Share this Post:

unEARTHED. The Earthjustice Blog

If You Build It, They Will Come - And That's The Problem


    SIGN-UP for our latest news and action alerts:
   Please leave this field empty

Facebook Fans

Related Blog Entries

by Ben Barron:
It Takes a Good Lawyer To Be a Good Steward

The idea that humans should come first when it comes to our relationship with the natural world traces back to the roots of western culture. For examp...

by Erika Rosenthal:
Cancun Conference Results In Critical Steps Forward

(Editor's Note: Earthjustice attorneys Martin Wagner and Erika Rosenthal are back from participating at the United Nations climate conference in ...

by Tom Turner:
Will Brown Be Green?

When Jerry Brown became governor of California in 1975, it was, for many of us, a relatively green nirvana. He created the Office of Appropriate Techn...

Earthjustice on Twitter

View Tom Turner's blog posts
10 December 2010, 12:57 PM
Court tells developers to account for air pollution from new housing

One of the vexing problems associated with urban sprawl is the associated, call them ancillary, maybe secondary, effects that no one takes responsibility for.

In this particular case, we speak of traffic.

It's a particularly severe problem out near Fresno and Bakersfield, where air quality is famously terrible. One expects smog in Los Angeles and other urban areas, but not in the agricultural heart of the nation. But pollution there is, serious pollution that has a shocking fraction of kids carrying inhalers to school.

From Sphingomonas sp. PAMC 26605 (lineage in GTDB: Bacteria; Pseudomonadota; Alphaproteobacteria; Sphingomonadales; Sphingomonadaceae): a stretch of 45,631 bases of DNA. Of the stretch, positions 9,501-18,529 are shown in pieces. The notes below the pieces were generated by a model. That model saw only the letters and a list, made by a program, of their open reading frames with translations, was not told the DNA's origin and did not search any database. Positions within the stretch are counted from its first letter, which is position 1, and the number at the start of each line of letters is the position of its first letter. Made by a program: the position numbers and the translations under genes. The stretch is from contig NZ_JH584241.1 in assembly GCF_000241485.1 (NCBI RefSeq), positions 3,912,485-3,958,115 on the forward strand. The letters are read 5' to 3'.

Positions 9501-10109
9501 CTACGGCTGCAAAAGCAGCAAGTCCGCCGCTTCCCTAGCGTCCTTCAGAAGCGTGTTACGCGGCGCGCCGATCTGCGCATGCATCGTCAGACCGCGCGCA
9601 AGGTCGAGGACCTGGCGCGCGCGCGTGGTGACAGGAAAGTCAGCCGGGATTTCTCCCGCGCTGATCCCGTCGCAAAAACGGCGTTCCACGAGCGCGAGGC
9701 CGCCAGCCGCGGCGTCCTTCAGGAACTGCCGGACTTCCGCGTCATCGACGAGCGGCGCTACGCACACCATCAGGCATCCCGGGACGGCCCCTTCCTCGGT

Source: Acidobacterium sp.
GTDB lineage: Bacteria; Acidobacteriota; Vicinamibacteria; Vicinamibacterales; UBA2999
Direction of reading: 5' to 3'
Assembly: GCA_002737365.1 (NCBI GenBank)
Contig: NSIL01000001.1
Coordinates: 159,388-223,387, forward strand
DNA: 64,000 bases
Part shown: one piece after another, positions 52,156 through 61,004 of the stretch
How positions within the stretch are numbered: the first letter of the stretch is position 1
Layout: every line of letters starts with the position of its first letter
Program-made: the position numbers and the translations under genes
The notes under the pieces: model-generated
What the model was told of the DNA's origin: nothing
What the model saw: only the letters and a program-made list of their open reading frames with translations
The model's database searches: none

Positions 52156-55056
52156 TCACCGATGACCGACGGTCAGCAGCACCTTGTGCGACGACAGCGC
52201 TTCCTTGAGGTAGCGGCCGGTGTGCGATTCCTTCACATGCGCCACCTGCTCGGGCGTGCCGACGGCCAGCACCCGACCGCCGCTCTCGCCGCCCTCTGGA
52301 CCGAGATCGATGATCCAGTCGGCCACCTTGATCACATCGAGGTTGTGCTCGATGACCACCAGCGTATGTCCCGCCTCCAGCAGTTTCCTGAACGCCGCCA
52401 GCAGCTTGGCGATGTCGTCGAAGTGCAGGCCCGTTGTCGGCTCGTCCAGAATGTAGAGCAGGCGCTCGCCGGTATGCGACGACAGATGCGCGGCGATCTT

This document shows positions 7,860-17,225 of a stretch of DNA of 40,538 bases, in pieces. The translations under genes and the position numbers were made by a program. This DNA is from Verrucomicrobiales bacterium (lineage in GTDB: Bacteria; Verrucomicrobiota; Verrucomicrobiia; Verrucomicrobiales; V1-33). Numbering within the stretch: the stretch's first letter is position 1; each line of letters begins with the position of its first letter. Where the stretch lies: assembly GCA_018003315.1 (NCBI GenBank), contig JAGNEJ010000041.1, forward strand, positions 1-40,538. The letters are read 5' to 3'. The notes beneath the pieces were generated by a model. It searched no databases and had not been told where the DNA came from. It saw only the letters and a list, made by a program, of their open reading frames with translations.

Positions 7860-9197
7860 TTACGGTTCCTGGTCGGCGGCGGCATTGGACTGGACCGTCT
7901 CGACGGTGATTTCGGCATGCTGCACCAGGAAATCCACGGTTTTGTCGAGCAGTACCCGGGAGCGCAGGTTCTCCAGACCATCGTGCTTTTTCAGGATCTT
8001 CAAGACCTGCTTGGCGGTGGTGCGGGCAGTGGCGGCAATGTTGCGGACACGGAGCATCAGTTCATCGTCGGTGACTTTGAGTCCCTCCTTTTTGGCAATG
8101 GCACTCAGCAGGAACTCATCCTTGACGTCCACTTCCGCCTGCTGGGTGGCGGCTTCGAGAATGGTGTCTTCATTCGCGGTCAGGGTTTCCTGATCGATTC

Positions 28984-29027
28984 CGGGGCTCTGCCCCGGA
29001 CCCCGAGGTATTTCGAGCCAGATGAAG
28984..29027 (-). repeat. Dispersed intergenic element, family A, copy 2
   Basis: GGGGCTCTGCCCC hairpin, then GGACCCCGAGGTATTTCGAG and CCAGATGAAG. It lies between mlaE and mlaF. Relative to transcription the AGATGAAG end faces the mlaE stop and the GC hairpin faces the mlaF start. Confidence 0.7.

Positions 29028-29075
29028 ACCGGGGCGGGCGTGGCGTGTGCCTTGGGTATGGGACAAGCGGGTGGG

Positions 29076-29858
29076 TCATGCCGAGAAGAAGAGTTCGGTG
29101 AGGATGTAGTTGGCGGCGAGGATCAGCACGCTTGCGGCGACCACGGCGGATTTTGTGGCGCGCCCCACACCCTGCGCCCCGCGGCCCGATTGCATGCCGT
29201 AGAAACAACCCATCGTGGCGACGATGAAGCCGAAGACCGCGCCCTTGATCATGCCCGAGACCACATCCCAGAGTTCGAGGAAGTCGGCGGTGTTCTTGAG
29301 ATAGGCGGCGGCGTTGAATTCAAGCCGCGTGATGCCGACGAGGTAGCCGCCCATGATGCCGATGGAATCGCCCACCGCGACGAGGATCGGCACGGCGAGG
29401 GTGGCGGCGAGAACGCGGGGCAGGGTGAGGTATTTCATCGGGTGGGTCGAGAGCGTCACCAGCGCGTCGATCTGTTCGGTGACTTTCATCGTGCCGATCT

As one way to tackle the problem, air pollution regulators, supported by environmental and public-health advocates, suggested that whenever a new housing development is proposed the developer be required to take responsibility for the pollution its development would cause, mostly in the form of increased traffic. This might involve siting the development near public transit, building bike lanes, or, failing all that, paying an extra fee that would be used to reduce pollution elsewhere as a mitigation measure.

The developers howled, as one would expect, but in the latest in a string of legal decisions, the Ninth Circuit Court of Appeals has just ruled against the developers and in favor of people's lungs. Earthjustice represented the Environmental Defense Fund and the Sierra Club in defense of the new regulations, which are being touted as a model for the nation. It's described here in some detail.

Post new comment

The content of this field is kept private and will not be shown publicly.
  • Web page addresses and e-mail addresses turn into links automatically.
  • Allowed HTML tags: <a> <em> <strong> <cite> <code> <p> <ul> <ol> <li> <dl> <dt> <dd> <blockquote>
  • Lines and paragraphs break automatically.

More information about formatting options

Type the characters you see in this picture. (verify using audio)
Type the characters you see in the picture above; if you can't read them, submit the form and a new image will be generated. Not case sensitive.